Scientific Hottie
Carl Linneaus,
Image via Wikipedia

The word binomial means “two names.” So it is by using two names that we fully name each organism, in the same way that you have both a first and a last name. In binomial nomenclature, the first of the two names indicates the genus name. A genus is a group of closely related species. The second name is the species name; often it is a Latinized version of a word that describes a trait of the species, a location where the species can be found, or even an influential person in the discovery or science of that particular species. See the accompanying image.

Click for full size

Finally, you need to know how organisms are classified. Scientists try to make maps, or trees, called cladograms to show the relationship between different species. It used to be that organisms that were organized in cladograms based on physical similarities the species shared with one another. For example, as the name implies, the horseshoe crab looks like a crab.  In fact, it’s actually more related to spiders than it is to crabs!

Now that science has advanced greatly in the past half-century or so, cladograms are built using information scientists gather from DNA and RNA sequencing.  We’re finding out that like the horseshoe crab, some things we thought were related aren’t really all that close!  Have you ever heard of a panda or a koala being referred to as panda bear or koala bear?

Bears are members of the family Ursidae.  The bears you think of when you hear the term “bear”, like the grizzly bear and the polar bear are in genus Ursus.  Ursus is one of the genera of family Ursidae. Pandas are members of family Ursidae, but their genus is Ailuropoda. So they’re technically bears!

Koalas share the same class as the bears, Mammalia.  That’s as close as they’re related.  Koalas aren’t bears any more than dogs or whales are bears.

One last note: as you see in the image, the proper way to discuss a species is using the full name and italicizing it. The genus name gets capitalized, but can also be abbreviated by the first initial. For example, koalas would be Phascolarctos cinereus or P. cinereus and pandas would be Ailuropoda melanoleuca or A. melanoleuca.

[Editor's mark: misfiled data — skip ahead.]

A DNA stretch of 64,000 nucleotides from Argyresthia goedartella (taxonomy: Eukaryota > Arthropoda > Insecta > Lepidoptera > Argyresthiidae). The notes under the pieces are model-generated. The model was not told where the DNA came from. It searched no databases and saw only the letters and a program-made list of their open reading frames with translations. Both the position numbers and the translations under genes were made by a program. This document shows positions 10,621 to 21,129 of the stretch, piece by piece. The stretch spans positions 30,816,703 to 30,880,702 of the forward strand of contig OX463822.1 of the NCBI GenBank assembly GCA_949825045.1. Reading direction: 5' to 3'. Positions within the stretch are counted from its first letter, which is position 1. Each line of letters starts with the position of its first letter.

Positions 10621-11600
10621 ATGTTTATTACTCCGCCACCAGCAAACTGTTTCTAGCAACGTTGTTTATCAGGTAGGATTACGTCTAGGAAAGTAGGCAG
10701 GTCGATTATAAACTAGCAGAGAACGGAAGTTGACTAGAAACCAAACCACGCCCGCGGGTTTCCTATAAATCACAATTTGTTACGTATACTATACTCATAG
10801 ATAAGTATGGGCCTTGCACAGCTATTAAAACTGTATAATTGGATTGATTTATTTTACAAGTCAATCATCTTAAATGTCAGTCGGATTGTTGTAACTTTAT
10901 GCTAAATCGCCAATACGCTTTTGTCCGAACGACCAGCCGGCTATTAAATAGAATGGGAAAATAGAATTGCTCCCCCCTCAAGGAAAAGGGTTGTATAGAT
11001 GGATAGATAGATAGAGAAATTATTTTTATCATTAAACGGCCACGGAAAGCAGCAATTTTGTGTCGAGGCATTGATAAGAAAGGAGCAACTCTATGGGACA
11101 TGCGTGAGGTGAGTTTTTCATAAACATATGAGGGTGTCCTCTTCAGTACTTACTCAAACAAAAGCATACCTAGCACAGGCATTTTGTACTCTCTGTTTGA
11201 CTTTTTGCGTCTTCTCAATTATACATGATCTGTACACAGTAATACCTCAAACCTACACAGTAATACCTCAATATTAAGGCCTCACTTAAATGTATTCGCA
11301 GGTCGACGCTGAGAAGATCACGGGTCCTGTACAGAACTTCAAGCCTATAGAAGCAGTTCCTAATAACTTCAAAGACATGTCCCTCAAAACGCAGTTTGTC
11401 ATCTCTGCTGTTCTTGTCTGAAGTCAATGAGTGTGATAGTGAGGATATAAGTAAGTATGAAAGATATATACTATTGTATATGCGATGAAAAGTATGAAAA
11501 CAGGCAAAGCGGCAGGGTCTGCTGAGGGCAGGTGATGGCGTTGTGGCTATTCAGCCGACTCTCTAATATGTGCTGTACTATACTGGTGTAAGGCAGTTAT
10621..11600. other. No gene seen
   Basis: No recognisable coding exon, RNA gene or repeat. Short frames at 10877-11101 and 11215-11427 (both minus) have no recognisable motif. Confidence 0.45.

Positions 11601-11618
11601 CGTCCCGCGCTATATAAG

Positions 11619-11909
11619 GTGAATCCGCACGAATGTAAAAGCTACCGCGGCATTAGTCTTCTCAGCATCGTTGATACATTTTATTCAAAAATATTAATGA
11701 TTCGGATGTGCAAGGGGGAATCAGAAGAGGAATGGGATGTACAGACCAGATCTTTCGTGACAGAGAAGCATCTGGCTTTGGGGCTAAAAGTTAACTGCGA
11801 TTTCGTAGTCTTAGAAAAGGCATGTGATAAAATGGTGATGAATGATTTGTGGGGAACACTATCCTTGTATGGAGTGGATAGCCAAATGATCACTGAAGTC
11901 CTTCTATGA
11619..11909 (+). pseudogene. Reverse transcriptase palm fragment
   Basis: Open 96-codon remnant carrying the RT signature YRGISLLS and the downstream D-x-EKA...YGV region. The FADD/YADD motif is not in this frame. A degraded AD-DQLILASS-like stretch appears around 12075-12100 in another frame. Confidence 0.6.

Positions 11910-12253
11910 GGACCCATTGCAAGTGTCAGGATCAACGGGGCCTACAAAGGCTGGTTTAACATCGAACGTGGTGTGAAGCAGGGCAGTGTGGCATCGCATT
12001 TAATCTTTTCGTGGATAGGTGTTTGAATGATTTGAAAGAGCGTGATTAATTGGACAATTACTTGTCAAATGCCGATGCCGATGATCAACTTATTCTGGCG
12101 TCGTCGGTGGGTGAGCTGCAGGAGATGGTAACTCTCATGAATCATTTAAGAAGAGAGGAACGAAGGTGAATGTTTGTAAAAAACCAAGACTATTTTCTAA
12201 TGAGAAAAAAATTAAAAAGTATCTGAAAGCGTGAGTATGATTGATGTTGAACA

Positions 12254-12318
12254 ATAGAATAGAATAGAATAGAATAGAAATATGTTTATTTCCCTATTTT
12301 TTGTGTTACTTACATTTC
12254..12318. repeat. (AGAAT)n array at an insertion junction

Scientists finish a 53-year-old classic experiment on the origins of life

Harold Urey, circa 1963

Urey, circa 1963. Image via Wikipedia

Sometimes an article is so well written that you can do nothing to better it.  Ed Yong is the type of writer to consistently put out articles of that quality-level.

And so all I can do is send you to his blog, for you to read for yourself.

It concerns the Urey experiment on possible origins of life, meticulous science, and more than 50 years of advances around undisturbed samples.

Read all about it here.

Science Cards – Two Great Women

After a slew of business trips and a broken piece of software, I’ve finally got the latest–and last*???–science cards for you!

First up is Marie Curie, the first person honored with two Nobel Prizes!  Best known for her work as a pioneer in radioactivity, Curie had a distinguished career that included isolating radioactive isotopes, discovering two chemical elements (she even had one named after her!) and working to cure cancer with radiation. Continue reading

Science Cards – No Catchy Subtitle This Time

I spent 8 out of 9 days on the road since the last time I posted a science card.  So you’ll have to give me a bit of a break on the lack of a catchy subtitle.  Feel free to come up with one of your own and make me feel bad for how easy it was for you to think of.

(If this is your first experience with my science cards, here’s the brief synopsis: cards that include a “legend” are made up by me.  In most cases, the current scientists are providing their own info to me.  When reading a star rating, 1 star is indicative of the level in which normal mortals reside.) Continue reading